New “Pop District” Will Bring Public Art, Performances and More to the North Shore

The project, led by The Andy Warhol Museum, aims to provide programming and creative spaces for local artists, youth and residents alike.
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Big changes are in store for the North Shore.

The Andy Warhol Museum announced Friday that it will spearhead a major new cultural and economic development project that will dramatically transform a six-block section of the North Shore into the so-called “Pop District.” It will feature cultural programming like public art, digital media production and live museum performances, while also creating a museum-led tourism destination in the city where Andy Warhol was born.

“The Pop District will demonstrate the role that museums can and must play in their communities by serving as centers of innovation and catalysts of economic development,” said Steven Knapp, president and CEO of Carnegie Museums of Pittsburgh, the parent organization of The Warhol, in a statement. “This new district on the North Shore will also complement and amplify the vital role of Pittsburgh’s Cultural District, to which it is directly joined by the Andy Warhol Bridge.”

Based on research conducted by consulting firm Chora Creative, which assisted in a two-year planning process for The Pop District, The Warhol projects that the economic and quantitative impact of the district will include more than $100 million in annual economic activity and 50,000-70,000 new visitors to Pittsburgh’s North Shore each year. 

It’ll be a $60 million, two-phased project that will roll out over 10 years. Phase One, underway through 2024, includes securing $30 million to $40 million in funding — a step that organizers say is already in its final stages. This phase will also include the development of new education programs outside of the museum and a public art component, activated in May with a public mural titled “Over The Rainbow” by Miami-based artist Typoe and an exterior installation by artist Michael Loveland titled Social Sculpture, also of Miami. Additional public art installations by two Pittsburgh-based artists, scheduled for completion this summer, are also underway.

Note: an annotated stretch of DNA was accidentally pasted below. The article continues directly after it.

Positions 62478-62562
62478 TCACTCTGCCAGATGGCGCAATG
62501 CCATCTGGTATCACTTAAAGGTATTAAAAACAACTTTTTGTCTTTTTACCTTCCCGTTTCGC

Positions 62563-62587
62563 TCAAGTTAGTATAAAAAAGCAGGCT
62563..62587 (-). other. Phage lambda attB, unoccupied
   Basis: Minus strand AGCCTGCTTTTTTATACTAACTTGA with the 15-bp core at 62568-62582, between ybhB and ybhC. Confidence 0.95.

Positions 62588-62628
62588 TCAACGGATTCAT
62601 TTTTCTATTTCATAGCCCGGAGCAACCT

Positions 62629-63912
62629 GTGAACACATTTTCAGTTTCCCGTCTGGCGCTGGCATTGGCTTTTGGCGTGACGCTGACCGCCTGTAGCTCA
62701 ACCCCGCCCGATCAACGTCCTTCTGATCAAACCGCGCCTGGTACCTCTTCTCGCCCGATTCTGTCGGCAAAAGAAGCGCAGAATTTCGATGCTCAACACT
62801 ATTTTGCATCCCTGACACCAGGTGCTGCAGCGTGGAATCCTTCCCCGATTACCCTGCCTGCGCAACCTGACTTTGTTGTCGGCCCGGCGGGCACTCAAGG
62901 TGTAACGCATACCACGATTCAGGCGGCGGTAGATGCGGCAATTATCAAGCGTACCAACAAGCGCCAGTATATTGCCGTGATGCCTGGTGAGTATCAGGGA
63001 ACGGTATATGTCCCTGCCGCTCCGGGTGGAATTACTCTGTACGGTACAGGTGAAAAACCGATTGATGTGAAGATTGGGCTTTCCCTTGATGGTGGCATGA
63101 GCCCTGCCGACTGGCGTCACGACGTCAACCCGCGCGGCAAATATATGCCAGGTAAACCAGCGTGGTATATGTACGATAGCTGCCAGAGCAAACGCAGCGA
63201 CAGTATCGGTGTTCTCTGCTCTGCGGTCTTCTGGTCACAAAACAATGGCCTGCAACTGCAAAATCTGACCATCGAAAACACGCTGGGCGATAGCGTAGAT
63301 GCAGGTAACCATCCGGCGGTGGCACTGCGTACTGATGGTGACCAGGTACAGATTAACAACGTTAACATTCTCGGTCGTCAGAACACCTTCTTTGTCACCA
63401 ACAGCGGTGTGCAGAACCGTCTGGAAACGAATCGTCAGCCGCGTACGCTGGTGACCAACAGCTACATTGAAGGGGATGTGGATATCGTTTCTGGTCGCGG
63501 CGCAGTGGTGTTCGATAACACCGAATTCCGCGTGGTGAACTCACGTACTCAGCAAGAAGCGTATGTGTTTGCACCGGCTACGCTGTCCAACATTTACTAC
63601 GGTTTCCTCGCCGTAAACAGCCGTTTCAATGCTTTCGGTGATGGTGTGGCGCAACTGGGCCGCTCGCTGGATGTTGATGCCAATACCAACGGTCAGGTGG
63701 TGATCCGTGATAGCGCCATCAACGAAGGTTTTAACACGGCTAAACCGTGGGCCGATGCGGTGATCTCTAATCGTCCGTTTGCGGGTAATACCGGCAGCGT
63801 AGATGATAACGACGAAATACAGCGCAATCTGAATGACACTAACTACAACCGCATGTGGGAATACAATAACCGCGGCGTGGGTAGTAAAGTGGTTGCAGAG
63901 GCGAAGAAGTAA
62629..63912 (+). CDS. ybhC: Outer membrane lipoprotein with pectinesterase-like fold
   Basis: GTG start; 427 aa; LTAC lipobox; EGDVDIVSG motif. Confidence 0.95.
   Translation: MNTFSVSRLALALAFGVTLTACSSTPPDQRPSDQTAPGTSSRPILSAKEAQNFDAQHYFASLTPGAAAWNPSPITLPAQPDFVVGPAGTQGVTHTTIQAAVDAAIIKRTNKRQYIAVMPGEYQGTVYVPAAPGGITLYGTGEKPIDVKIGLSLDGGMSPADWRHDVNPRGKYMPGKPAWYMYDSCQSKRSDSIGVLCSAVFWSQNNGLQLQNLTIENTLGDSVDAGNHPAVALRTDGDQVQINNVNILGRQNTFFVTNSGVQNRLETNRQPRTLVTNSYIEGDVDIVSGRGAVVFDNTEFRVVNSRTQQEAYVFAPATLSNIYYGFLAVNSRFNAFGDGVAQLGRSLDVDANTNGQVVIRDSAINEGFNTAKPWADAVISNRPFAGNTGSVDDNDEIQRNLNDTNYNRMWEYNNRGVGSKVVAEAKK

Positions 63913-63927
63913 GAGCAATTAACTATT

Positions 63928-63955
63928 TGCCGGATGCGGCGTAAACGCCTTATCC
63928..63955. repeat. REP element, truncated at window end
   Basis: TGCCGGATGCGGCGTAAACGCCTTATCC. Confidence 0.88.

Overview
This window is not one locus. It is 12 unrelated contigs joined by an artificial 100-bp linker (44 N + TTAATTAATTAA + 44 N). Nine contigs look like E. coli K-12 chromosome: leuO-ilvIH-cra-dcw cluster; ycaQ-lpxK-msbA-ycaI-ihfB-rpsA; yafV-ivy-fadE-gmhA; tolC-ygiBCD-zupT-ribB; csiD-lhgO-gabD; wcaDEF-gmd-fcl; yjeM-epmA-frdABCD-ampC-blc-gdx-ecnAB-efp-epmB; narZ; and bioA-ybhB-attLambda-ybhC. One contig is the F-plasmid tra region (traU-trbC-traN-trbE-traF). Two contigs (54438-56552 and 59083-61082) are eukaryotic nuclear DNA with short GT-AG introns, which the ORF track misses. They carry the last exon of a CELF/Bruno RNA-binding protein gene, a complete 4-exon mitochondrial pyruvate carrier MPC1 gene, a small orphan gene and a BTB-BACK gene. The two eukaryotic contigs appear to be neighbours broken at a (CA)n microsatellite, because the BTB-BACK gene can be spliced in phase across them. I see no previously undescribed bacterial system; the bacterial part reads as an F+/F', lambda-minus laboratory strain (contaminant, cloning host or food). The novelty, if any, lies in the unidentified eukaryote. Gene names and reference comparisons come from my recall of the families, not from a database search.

Phase Two, which will begin in 2024, will include additional fundraising across the entire Carnegie Museums of Pittsburgh, as well as construction of a new flagship live performance venue for concerts, additional performances, events and community rental spaces.

Organizers also say that the area will feature workforce development opportunities and a lab for creative entrepreneurs, along with other programs that will help guide local creatives and youth. Among them are a digital marketing certificate program and a youth empowerment program. 

“Andy continues to be emblematic of the American entrepreneurial spirit — a true agent of influence and change,” said Patrick Moore, The Warhol’s director and leader of the project, in a statement. “We now have the plan and resources to follow suit as an agent of change for Pittsburgh and an example of how creative communities throughout the country can be activated to boost and sustain a local economy through focusing on opportunities and experiences for young people.”

The Pop District is expected to generate $1 million in annual income for creative talent, creating more than 25 annual full-time and part-time jobs as well as “gig” work and internships. It will also aim to work with a majority BIPOC/LGBTQ+/immigrant workforce.

“Significant support” has come from the Richard King Mellon Foundation and the Henry L. Hillman Foundation, along with endorsements from the city, state and local community groups. The Richard King Mellon Foundation is the lead funder of the Pop District, committing $15 million over the next three-and-a-half years, while the Henry L. Hillman Foundation has committed $10 million over four years. Discussions are underway with an array of other potential funders.

In a statement, Sam Reiman, director of the Richard King Mellon Foundation, said the Pop District will complement the Cultural District on the other side of the river and bolster the local art scene.

“The goal of this project is to make sure the next Andy Warhol doesn’t have to leave Pittsburgh to become Andy Warhol,” he said. 

The Pop District is also closely aligned with the goal of the Carnegie Museums of Pittsburgh as a whole, which aims to “turn the museums inside out,” the press release said. This means involving the community directly and addressing its real needs, thus creating a more welcoming and inclusive space for everyone.

More details, including the Pop District’s programming and real estate developments, will be announced in coming months.

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